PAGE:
- Quote of the talk: “We need a cultural and relational revolution … My theory of social change is that society changes when a small group of people find a better way to live, and the rest of us copy them.”
Suleika Jaouad, cancer survivor and author of the soon-to-be-published memoir Between Two Kingdoms
- Big idea: As we start to live longer, we will spend more of our lives navigating between being sick and well. We need to break down the idea that the two are wholly separate.
- How? Jaouad’s recovery from leukemia in her mid-20s is best described in her own words: “The hardest part of my cancer experience began once the cancer was gone. That heroic journey of the survivor we see in movies and watch play out on Instagram? It’s a myth. It isn’t just untrue; it’s dangerous, because it erases the very real challenges of recovery.” Nothing about being ill had prepared her for re-entering the world of the well. So Jaouad calls on us to break down the boundary between the two. “If we can all accept that we are not either ‘well’ or ‘sick’ but sometimes in between, sometimes forever changed by our experiences, we can live better.”
- Quote of the talk: “You can be held hostage by the worst thing that’s ever happened to you and allow it you hijack your remaining days, or you can find a way forward.”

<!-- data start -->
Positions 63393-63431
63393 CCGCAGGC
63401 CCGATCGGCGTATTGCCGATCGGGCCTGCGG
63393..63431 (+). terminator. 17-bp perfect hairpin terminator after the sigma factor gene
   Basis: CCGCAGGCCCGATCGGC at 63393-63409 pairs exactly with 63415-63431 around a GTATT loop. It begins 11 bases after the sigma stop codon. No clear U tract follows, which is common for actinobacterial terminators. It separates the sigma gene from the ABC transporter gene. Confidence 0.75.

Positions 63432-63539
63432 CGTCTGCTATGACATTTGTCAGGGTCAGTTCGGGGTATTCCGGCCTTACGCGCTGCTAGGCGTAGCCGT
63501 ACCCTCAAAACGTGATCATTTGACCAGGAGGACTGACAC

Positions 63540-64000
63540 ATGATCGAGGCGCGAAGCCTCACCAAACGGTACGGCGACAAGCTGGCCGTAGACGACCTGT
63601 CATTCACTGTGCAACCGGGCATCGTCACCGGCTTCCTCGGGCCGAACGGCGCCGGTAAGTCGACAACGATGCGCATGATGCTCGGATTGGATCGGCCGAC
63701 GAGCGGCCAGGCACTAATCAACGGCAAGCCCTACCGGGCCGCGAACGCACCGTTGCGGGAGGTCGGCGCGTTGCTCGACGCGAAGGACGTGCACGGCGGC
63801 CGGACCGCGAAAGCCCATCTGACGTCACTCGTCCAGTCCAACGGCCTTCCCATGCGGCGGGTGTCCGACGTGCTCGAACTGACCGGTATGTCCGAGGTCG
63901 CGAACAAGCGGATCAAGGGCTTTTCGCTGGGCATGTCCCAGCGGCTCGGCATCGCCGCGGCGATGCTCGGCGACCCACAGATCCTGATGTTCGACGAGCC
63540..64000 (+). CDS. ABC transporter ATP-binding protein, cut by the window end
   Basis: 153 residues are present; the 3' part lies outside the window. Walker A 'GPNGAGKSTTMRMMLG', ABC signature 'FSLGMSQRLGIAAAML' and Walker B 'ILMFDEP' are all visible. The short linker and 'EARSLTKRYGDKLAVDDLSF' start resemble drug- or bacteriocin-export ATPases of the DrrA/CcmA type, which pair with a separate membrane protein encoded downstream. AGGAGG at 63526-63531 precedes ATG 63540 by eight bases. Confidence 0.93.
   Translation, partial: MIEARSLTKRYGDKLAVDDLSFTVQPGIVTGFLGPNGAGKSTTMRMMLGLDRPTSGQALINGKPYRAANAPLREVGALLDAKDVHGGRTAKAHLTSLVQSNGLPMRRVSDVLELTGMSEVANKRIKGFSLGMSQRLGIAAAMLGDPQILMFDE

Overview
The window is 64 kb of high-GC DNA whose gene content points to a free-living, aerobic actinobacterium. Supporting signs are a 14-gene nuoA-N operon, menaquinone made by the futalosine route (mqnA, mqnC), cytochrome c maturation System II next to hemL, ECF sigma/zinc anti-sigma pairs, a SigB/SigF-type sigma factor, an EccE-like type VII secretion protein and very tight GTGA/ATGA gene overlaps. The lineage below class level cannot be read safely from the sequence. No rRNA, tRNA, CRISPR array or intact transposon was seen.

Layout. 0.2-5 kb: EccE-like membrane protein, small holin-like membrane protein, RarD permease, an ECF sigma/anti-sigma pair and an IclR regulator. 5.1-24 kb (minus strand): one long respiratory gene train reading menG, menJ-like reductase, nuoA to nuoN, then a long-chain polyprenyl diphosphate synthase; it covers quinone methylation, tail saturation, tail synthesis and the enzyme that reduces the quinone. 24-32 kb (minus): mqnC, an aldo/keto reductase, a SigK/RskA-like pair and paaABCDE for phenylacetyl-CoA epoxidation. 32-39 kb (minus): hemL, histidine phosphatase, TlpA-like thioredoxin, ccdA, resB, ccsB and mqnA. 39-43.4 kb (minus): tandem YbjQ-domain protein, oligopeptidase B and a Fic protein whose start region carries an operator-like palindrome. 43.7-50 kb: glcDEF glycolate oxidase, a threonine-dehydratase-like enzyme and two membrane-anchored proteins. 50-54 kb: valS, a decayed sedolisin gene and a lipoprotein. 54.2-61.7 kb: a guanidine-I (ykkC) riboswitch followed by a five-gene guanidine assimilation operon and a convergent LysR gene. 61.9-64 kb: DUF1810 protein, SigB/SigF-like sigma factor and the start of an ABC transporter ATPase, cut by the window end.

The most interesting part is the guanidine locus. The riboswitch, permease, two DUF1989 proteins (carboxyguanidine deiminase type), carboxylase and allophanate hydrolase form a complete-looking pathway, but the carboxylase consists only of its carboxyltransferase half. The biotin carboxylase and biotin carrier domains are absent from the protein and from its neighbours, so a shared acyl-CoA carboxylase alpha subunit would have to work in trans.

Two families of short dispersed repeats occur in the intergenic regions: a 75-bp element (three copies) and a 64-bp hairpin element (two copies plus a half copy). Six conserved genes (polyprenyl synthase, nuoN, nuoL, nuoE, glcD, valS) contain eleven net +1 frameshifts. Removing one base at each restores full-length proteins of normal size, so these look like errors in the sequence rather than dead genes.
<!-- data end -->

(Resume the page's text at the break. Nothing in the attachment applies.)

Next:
America Ferrera, actor, director and activist
- Big idea: By putting representation into practice in our media, we can honor the extraordinary richness of humanity.
- How? In her breakthrough hits Real Women Have Curves and Ugly Betty, Ferrera brought her authentic self to her work, leading to critical, cultural and financial success. She gave voice to multi-dimensional characters typically uncentered in media, allowing them to “exist in the center of their own lives.” But that wasn’t enough: though directors and producers would privately praise diversity efforts, the entertainment industry was slow to change. This was frustrating because shows like Ugly Betty gave people around the world — including Pakistani activist Malala Yousafzai — their first chance to see themselves onscreen. But if we stay courageous and ensure our actions follow our intentions, Ferrera says, we can create media that reflects the world we live in and honors the genuine humanity of all.
- Quote of the talk: “Change will come when each of us has the courage to question our own fundamental values and beliefs and see to it that our actions lead to our best intentions.”
Bina Venkataraman, writer and futurist
- Big idea: As both descendants and ancestors of civilization, we must step out of our culture of immediacy and fight the allure of everyday minutiae, and think of generations to come.
- How? Own up to the mistakes we’ve made and redesign the communities, businesses and institutions that fail at helping us prepare for things to come. What we measure, reward and fail to imagine keeps us from making strides toward shared, significant success as a species. Our foresight is impaired — in order to fix it, we need to shift and see the world and the people in it as a part of a shared resource, where the progress we make now can make be passed down to our collective children and grandchildren.
- Quote of the talk: “When we think about the future, we tend focus on predicting exactly what’s next; whether we’re using horoscopes or algorithms to do that, we spend a lot less time imagining all the possibilities the future holds.”